Ludger Koenders, head of department ‘Surface Metrology’: ”At PTB I have been using SPIP™ from the very early days of the software more than 20 years ago, for measuring precisely critical dimensions from AFM images, such as step height and lattice constant of gratings. As SPIP™ users we have significantly influenced the evolution of SPIP™ over the years.” For more than two decades now, the direct contact to the software developers has greatly helped to take the emerging demands of PTB as one of the world’s largest metrology institutes into account, so that new functions and options could be implemented promptly. The software package has thus matured into a generally versatile and particularly reliable tool for image analysis.

PTB_Thorsten_at_AFM_in_cleanroomThorsten Dziomba, scientist in the department ‘Dimensional Nanometrology’: “Right from the beginning of my work in the field of AFM calibration services, I’ve been using the core metrology functions such as step height and grating analysis, and appreciate that Image Metrology has always been taking our concerns seriously, e. g. when it comes to the treatment of data derived from non-perfect, irregular or contaminated samples. Analysis routines have been adjusted in a way that bad data can be identified more easily and consequently excluded, which is important for efficient routine services. SPIP™ is always the main tool to analyze the broad range of nanoscale research measurements we do, whether it is measurements at quantum devices, novel materials, nanoparticles or novel roughness standards, not only with AFM, but also other techniques. There is hardly any software package that has so many import filters to read the measurement data files of many microscope manufacturers. It is a great advantage that we can read the data of different instruments and analyze the images in the very same way. This ensure good comparability.” The latter has become particularly important with the optical surface measuring techniques emerging, e. g. confocal laser scanning microscopy and interference microscopy. As a metrology institute, it is vitally important to carefully investigate the different imaging and measurement properties of the instruments, for example in view of surface roughness.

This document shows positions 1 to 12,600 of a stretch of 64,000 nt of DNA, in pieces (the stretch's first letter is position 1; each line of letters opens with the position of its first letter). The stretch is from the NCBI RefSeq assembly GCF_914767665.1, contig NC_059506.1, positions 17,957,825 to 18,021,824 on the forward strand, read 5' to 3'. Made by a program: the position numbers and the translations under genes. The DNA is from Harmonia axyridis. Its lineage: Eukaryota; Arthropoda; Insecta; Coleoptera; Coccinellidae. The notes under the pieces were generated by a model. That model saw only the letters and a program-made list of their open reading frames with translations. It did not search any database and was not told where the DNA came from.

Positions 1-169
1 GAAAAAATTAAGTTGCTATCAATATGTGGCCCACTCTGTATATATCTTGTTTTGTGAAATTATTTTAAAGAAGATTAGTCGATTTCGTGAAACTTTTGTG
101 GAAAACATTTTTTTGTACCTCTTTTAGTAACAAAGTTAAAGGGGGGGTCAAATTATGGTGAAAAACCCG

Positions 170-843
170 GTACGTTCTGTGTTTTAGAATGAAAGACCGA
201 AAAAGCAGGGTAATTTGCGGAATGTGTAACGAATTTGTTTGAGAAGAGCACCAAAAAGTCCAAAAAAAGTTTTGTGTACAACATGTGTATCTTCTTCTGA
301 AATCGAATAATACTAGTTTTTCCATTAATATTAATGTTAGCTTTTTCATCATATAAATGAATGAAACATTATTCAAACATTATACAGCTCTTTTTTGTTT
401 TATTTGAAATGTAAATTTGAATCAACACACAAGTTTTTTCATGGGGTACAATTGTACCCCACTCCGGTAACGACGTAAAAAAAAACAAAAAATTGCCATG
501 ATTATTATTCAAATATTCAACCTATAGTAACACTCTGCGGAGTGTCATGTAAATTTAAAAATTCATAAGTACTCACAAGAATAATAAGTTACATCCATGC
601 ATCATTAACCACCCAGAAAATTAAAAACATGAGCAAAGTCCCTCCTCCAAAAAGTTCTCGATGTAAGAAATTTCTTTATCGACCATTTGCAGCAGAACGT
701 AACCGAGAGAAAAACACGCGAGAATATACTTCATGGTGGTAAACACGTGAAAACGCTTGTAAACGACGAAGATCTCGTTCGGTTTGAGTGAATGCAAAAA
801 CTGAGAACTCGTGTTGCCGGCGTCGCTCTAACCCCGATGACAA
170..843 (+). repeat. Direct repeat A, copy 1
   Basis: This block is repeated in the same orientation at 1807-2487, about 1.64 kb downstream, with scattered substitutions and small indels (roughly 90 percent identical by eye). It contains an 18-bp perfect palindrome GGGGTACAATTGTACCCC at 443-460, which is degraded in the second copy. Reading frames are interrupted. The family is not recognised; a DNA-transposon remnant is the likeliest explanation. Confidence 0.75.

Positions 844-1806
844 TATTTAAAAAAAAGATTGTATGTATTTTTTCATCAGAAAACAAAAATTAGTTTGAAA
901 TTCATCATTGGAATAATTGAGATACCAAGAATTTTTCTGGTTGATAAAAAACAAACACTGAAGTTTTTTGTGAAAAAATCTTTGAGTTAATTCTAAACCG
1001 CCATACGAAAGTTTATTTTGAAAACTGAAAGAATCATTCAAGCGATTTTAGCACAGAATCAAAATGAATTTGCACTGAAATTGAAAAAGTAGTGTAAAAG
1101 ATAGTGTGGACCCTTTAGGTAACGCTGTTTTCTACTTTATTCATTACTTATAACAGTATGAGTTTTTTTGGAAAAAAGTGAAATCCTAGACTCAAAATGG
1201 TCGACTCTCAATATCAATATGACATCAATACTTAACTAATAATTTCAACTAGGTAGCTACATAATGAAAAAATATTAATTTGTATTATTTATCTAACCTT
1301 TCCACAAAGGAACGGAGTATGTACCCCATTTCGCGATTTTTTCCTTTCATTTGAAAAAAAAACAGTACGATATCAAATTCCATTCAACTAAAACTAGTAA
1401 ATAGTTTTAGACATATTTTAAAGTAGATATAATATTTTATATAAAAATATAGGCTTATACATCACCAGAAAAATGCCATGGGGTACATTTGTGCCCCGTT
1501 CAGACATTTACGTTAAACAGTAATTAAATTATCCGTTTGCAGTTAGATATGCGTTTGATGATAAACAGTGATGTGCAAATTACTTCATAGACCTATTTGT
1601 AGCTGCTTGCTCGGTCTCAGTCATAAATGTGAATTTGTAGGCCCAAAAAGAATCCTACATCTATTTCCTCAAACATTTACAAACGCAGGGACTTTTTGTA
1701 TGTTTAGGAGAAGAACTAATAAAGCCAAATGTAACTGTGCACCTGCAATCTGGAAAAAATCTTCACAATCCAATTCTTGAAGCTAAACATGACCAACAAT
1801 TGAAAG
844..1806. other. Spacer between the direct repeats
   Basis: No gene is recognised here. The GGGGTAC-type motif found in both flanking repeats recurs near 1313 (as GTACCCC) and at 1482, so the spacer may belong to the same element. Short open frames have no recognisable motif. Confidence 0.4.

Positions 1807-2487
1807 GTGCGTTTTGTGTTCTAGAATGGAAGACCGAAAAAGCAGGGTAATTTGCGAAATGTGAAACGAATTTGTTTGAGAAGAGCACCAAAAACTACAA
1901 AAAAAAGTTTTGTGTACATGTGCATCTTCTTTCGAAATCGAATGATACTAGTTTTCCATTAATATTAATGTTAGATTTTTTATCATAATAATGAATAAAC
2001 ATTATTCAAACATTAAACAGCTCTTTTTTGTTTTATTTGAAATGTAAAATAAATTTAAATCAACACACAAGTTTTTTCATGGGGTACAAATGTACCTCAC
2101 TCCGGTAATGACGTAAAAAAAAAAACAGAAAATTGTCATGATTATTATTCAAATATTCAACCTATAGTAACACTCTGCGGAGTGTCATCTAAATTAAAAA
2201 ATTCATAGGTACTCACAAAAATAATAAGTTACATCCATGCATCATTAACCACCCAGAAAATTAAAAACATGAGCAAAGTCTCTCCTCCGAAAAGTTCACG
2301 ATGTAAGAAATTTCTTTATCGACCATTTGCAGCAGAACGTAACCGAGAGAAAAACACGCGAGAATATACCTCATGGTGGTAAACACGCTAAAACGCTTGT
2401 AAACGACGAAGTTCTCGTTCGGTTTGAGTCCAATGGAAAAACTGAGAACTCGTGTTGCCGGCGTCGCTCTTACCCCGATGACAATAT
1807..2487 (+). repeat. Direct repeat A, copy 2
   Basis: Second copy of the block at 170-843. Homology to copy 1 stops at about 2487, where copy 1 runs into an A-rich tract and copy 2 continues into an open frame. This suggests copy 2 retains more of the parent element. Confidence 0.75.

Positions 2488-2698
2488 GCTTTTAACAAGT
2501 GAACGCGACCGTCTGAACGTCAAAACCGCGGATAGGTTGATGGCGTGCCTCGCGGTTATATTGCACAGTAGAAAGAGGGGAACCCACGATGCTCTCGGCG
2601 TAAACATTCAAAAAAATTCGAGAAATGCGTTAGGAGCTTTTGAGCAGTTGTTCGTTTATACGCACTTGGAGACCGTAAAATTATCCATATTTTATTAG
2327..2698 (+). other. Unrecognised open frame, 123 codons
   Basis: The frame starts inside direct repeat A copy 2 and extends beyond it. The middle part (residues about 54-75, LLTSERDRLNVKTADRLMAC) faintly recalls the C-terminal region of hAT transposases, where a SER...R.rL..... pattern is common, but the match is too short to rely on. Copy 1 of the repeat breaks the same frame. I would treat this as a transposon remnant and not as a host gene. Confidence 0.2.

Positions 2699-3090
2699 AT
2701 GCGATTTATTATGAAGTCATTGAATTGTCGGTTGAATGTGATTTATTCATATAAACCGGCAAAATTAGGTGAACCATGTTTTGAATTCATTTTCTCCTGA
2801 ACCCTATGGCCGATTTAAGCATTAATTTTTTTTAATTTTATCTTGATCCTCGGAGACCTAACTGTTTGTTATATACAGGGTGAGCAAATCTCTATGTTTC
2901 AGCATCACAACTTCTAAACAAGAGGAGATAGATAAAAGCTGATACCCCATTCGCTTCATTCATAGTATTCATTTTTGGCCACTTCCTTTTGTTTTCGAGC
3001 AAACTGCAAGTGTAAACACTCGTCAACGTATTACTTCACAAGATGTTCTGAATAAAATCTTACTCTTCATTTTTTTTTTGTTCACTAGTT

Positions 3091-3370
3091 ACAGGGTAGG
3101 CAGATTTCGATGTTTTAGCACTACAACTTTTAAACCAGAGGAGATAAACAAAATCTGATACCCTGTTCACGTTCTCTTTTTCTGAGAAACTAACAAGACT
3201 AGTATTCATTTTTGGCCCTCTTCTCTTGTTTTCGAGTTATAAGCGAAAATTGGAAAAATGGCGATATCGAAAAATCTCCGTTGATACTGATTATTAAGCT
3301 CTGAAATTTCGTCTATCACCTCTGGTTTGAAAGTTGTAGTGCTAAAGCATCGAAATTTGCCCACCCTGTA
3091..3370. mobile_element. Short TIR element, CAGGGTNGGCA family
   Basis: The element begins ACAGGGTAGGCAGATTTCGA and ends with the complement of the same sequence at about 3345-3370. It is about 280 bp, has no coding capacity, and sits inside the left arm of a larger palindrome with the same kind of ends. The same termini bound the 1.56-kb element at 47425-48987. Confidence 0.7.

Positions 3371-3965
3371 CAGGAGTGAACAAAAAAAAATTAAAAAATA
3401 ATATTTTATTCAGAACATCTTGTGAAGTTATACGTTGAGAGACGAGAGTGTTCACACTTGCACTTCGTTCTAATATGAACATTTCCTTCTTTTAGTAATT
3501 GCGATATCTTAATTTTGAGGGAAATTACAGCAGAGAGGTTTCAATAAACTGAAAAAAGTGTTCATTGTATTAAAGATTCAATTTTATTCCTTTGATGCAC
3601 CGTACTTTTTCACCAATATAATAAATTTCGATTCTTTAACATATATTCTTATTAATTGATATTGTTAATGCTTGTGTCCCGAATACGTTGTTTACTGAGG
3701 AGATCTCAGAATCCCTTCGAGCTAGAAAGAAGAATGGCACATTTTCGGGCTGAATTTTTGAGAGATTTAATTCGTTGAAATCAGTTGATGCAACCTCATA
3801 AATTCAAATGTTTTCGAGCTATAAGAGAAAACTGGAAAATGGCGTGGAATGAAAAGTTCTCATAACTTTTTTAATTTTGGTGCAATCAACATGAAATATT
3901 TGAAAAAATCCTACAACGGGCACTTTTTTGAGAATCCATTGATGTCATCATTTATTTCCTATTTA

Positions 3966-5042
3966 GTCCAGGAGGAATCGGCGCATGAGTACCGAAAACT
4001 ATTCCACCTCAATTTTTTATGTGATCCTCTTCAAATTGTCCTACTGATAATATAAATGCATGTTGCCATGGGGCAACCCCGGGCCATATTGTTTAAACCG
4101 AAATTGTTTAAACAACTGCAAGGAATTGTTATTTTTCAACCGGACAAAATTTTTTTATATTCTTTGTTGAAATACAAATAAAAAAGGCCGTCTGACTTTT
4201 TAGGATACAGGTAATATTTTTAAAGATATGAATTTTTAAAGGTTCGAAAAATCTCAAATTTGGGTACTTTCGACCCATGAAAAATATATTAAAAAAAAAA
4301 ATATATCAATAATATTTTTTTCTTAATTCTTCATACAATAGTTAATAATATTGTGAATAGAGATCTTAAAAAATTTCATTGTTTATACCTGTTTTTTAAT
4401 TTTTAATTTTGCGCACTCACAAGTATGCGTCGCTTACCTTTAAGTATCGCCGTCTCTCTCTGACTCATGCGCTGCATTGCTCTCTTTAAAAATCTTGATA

With the publication of the first ISO standards on areal roughness analysis, Image Metrology has implemented the appropriate routines and also enlarged its tools for profile analysis, thus upgrading SPIP™ also for roughness analysis according to standards.

Thorsten Dziomba continues: “A great advantage of this software package is that it allows a straight-forward use, with a clear focus on what is important for a metrologist, on what is relevant in dimensional surface metrology, without getting lost in a confusing jungle of unnecessary extra functions hardly anybody needs. The direct access to the developers ensures that mathematical problems can be discussed – and solved – in a scientifically profound manner. This is decisive for the use of SPIP™ in critical applications such as official calibrations and international comparisons. Of course, we also keep on maintaining and developing our own software further, partly for comparison, partly because even the best software package could never fulfill all wishes of a metrologist, for that there are too many unique challenges in metrology. Nevertheless, we still have many ideas on how we can develop SPIP™ further together with Image Metrology, and we sincerely hope that we can continue on this successful path!”.

Dupont Research Center

CASE: Dupont Research Center

The DuPont Experimental Station research and development facility in Wilmington, Delaware was established more than 100 years ago, and today, the Experimental Station serves as a key research site for DuPont. Scientists and researchers pursue science-based solutions for global markets including agriculture, nutrition, energy, transportation, electronics, safety and protection, construction, and performance materials.